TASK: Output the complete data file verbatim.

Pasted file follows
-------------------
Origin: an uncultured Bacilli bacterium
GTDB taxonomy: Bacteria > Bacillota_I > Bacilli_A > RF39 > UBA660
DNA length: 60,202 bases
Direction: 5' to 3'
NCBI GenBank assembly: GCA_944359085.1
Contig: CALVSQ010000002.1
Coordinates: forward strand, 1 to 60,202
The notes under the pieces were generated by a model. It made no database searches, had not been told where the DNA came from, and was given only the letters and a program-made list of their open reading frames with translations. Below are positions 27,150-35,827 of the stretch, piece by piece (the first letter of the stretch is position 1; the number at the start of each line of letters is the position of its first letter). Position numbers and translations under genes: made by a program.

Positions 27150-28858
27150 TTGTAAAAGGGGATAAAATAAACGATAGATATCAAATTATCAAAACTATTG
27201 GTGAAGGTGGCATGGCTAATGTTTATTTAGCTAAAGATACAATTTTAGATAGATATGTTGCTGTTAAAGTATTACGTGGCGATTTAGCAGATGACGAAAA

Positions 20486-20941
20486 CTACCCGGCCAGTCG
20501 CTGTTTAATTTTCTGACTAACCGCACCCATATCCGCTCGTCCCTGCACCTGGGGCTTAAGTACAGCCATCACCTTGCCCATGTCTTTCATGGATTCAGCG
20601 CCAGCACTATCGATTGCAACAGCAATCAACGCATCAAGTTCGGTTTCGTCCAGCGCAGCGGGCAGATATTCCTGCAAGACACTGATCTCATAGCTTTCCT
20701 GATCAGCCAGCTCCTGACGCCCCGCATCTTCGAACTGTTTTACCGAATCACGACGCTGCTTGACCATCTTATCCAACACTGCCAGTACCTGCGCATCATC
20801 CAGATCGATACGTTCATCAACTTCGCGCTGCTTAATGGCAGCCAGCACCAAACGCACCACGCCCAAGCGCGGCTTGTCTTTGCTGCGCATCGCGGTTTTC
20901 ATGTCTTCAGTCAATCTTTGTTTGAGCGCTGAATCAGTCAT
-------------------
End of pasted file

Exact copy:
Origin: an uncultured Bacilli bacterium
GTDB taxonomy: Bacteria > Bacillota_I > Bacilli_A > RF39 > UBA660
DNA length: 60,202 bases
Direction: 5' to 3'
NCBI GenBank assembly: GCA_944359085.1
Contig: CALVSQ010000002.1
Coordinates: forward strand, 1 to 60,202
The notes under the pieces were generated by a model. It made no database searches, had not been told where the DNA came from, and was given only the letters and a program-made list of their open reading frames with translations. Below are positions 27,150-35,827 of the stretch, piece by piece (the first letter of the stretch is position 1; the number at the start of each line of letters is the position of its first letter). Position numbers and translations under genes: made by a program.

Positions 27150-28858
27150 TTGTAAAAGGGGATAAAATAAACGATAGATATCAAATTATCAAAACTATTG
27201 GTGAAGGTGGCATGGCTAATGTTTATTTAGCTAAAGATACAATTTTAGATAGATATGTTGCTGTTAAAGTATTACGTGGCGATTTAGCAGATGACGAAAA

Positions 20486-20941
20486 CTACCCGGCCAGTCG
20501 CTGTTTAATTTTCTGACTAACCGCACCCATATCCGCTCGTCCCTGCACCTGGGGCTTAAGTACAGCCATCACCTTGCCCATGTCTTTCATGGATTCAGCG
20601 CCAGCACTATCGATTGCAACAGCAATCAACGCATCAAGTTCGGTTTCGTCCAGCGCAGCGGGCAGATATTCCTGCAAGACACTGATCTCATAGCTTTCCT
20701 GATCAGCCAGCTCCTGACGCCCCGCATCTTCGAACTGTTTTACCGAATCACGACGCTGCTTGACCATCTTATCCAACACTGCCAGTACCTGCGCATCATC
20801 CAGATCGATACGTTCATCAACTTCGCGCTGCTTAATGGCAGCCAGCACCAAACGCACCACGCCCAAGCGCGGCTTGTCTTTGCTGCGCATCGCGGTTTTC
20901 ATGTCTTCAGTCAATCTTTGTTTGAGCGCTGAATCAGTCAT